Under Deck CeilingContinued

Under Deck CeilingContinued

I first mentioned our plans to add a ceiling to our front porch back in February, and its been a slow process (mainly because of rainy weather and needing help from the hubs on the weekends- oh and the fact that I cant ever finish anything I start).

If you remember, we chose to use Palruf corrugated panels for the job. The same company makes brackets and screws to use for underdeck applications. Palruf has an installation guide (and the overall concept is fairly simple), but I thought Id show you the install at our house for any of you who want the step-by-step. Here are the tools and supplies we used:

  • DuoDeck Brackets
  • Palruf sheets (2) 26 x 12
  • Palruf screws
  • (2) 2x2x12 Lumber
  • 1 1/4 Deck screws
  • Exterior door/window waterproofing caulk/silicone (make sure its FLEXIBLE!)
  • Tape measure
  • Level
  • Twine or clothes line
  • Drill/Driver
  • Scissors or Tin Shears (we used scissors)
  • Hand Saw (or take measurements and have HD or Lowes cut your lumber at the store)

P.S. This ran me about $85MUCH CHEAPER than any other DIY kit solution I found and certainly cheaper than hiring a pro.

The principle here is simple: the panels are installed on a slight grade which allows water from the top deck to fall through and drain off.

Since we didnt want the water to fall towards the stairs (how nice would that be to walk into?!), we decided to slop the panels towards the left side of the ceiling (facing the house, as shown above).

The first step is to take a lot of measurements. You need to get enough sheets of Palruf to cover the whole underside of the deck. For us, that was just (2) 12 ft panels. Each panel measures 26 wide because they expect you to overlap them by 2. Once you determine how many sheets youll need to cover the area, now its time to determine how youll run your 22 strips so you can buy enough lumber. The installation guide shows the two ways to orient the brackets, just choose which scenario matches your deck.

We were planning on running on panels right to left (in the photo below, thats top to bottom), which makes ours the top scenario.

The installation guide recommends a slope of 1/4 for every 4 in length. They also recommend placing brackets no further apart than 32. I wont go into too many details about this part because it will be different for every application, but the best way to create a constant slope over distance is to use a piece of string. If youve ever done any patio work, its very similar. Basically attach one end of the string to your highest point. Then calculate your total drop (for example, 8 would need 1/2), and attach the other end of the string at that height at the furthest point. We installed the beginning and end brackets first and attached the string between them.

We used 2 brackets on each joist (our deck is only 4 wide, so that was plenty of support for the 2x2s). When you go to install the middle brackets, just use the string as a guide for your hanging height.

Once you have all your brackets and lumber in place, its time to install your panels. From here on out, youll want to use the special Palruf screws. There are a few things we stumbled on along the way that I thought Id pass on:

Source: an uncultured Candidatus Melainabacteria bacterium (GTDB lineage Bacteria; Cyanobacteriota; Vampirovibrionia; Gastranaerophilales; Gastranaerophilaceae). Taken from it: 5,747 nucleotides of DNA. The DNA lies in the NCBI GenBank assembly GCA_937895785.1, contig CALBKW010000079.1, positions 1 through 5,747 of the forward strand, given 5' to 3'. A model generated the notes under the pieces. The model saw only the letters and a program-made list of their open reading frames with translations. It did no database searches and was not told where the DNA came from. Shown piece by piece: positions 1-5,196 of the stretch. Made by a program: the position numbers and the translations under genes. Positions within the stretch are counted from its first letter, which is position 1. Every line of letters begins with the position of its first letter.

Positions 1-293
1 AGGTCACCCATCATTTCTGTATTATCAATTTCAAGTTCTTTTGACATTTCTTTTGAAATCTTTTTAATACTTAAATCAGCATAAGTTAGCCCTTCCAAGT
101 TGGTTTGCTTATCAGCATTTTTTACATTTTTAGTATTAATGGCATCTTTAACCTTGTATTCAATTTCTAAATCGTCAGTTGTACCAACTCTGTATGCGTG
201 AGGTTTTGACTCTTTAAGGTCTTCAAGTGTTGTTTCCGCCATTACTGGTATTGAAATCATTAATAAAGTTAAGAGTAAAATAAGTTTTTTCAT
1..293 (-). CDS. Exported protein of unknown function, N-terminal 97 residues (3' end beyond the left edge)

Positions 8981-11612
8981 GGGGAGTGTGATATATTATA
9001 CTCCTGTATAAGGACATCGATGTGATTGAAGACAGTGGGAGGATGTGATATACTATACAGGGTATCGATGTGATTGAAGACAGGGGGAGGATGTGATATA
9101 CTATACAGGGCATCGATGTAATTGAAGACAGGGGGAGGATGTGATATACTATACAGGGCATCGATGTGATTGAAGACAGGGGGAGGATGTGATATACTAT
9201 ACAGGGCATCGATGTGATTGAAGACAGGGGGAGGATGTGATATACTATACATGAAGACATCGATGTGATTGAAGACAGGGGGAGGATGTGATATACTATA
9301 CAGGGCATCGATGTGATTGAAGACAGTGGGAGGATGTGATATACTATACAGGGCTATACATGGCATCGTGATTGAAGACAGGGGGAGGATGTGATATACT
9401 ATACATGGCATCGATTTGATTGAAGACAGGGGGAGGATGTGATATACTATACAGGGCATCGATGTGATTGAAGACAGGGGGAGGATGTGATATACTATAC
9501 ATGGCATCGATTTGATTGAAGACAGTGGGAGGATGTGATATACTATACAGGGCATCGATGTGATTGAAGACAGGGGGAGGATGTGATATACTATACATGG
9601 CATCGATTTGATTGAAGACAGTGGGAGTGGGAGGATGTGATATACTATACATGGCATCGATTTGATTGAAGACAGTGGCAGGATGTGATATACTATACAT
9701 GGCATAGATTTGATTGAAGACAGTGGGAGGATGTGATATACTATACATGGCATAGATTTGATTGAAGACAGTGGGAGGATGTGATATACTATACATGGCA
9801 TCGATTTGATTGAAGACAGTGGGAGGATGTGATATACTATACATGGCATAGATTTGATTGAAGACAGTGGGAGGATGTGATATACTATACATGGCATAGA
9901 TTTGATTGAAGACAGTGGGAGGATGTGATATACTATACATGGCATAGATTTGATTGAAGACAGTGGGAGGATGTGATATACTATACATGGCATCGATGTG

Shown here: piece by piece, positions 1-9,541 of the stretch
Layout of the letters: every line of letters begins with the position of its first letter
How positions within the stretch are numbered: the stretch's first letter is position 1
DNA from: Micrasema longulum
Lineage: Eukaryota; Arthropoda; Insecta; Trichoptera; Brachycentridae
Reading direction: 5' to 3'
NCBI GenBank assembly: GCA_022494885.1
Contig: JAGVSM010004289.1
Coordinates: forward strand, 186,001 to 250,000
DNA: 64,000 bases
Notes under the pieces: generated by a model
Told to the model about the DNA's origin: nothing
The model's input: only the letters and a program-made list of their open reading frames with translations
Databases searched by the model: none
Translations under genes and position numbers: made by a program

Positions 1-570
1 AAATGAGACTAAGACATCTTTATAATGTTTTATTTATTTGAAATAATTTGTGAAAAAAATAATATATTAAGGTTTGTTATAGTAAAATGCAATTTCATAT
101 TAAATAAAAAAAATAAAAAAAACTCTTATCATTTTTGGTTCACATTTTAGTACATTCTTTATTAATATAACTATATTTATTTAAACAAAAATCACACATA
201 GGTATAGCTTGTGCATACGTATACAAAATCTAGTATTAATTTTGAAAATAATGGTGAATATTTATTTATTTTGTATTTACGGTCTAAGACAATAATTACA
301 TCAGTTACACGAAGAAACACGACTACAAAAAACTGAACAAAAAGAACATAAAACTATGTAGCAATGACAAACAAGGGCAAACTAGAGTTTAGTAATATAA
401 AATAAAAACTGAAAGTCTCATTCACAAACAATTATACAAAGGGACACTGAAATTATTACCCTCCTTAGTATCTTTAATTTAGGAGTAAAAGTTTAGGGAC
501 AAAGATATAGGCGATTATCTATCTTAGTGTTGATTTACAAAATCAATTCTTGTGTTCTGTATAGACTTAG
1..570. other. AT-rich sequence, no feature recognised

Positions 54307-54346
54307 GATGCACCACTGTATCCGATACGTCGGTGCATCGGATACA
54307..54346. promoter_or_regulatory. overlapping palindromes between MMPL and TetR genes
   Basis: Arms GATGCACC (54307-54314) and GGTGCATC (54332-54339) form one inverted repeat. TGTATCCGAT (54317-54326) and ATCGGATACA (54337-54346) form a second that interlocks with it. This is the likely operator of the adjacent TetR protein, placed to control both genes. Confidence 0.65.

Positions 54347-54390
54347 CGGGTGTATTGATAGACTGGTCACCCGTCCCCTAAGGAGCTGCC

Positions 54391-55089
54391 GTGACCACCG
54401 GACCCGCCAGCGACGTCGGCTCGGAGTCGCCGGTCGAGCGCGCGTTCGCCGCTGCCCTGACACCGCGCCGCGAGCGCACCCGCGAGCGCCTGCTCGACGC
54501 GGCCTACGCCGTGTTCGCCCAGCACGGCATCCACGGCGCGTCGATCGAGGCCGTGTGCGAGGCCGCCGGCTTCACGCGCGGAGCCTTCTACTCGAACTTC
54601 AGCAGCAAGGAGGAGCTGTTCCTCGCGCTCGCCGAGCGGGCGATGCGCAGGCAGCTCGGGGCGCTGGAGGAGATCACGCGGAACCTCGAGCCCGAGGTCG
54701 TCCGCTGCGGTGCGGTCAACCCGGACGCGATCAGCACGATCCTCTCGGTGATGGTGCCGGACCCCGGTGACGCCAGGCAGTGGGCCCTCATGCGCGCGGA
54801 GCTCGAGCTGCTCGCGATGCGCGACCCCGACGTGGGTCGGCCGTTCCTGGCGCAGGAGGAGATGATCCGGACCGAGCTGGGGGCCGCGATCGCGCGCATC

1) You need a lot of hands. We were working with 12 panels and cut them down to about 9 for our deck. That was still pretty long for the two of us to wrangle. Its hard to clamp, but we had to tryit would have been much better to have 2 more people on ladders.

2) Since you have to overlap the panels, leave the outer edge hanging (it will be secured together with the next panel). We were so focused on putting screws in to hold it in place that we forgot this seemingly obvious fact and had to remove screws.

3) The Palruf screws are designed to be self sealingclearly we are trying to waterproof here. So be careful when you put the screws in, so you dont end up with a piece of Swiss cheese. But, if you make a mistake dont panic- just get some exterior caulk and fill the holes.

Once you tame your panels into submission, you should have something that looks like this.

Get out your caulk gun and some clear or white exterior silicone and caulk all the edges. I did A LOT of this because I had some more work in mind that required this to be super watertight.

Now if you have a nice large area or a higher ceiling, I do believe that this would look pretty nice on its own. You can paint the screws white and the seams will disappear over the length of the deck. And if this was out back, I probably would leave it and call it a day. But, this is our tiny 4×9  front porch, so I had other plans to finish the space off. Because of the weather being so hit or miss, were still working on it, but Ill give you a sneak peek.

Ok, I know it looks a little crazy right now. Im actually farther along than this picture shows, so I promise its looking better.

But still- this is one of those projects that doesnt really come together until the very end. Oddly similar to most of my other projectsyeah.where the whole time Im thinking just push through, it will get better.

The cats out of the bag, 98% of my projects start out as epic fails. Some of them even end that way. You heard it here first, folks. 

Ill be working to finish this project this week hopefully, with some help from the hubs on the weekend. So stay tuned for more ceiling progress!

OH and dont forget to enter the Scentsy giveaway. It ends Thursday!

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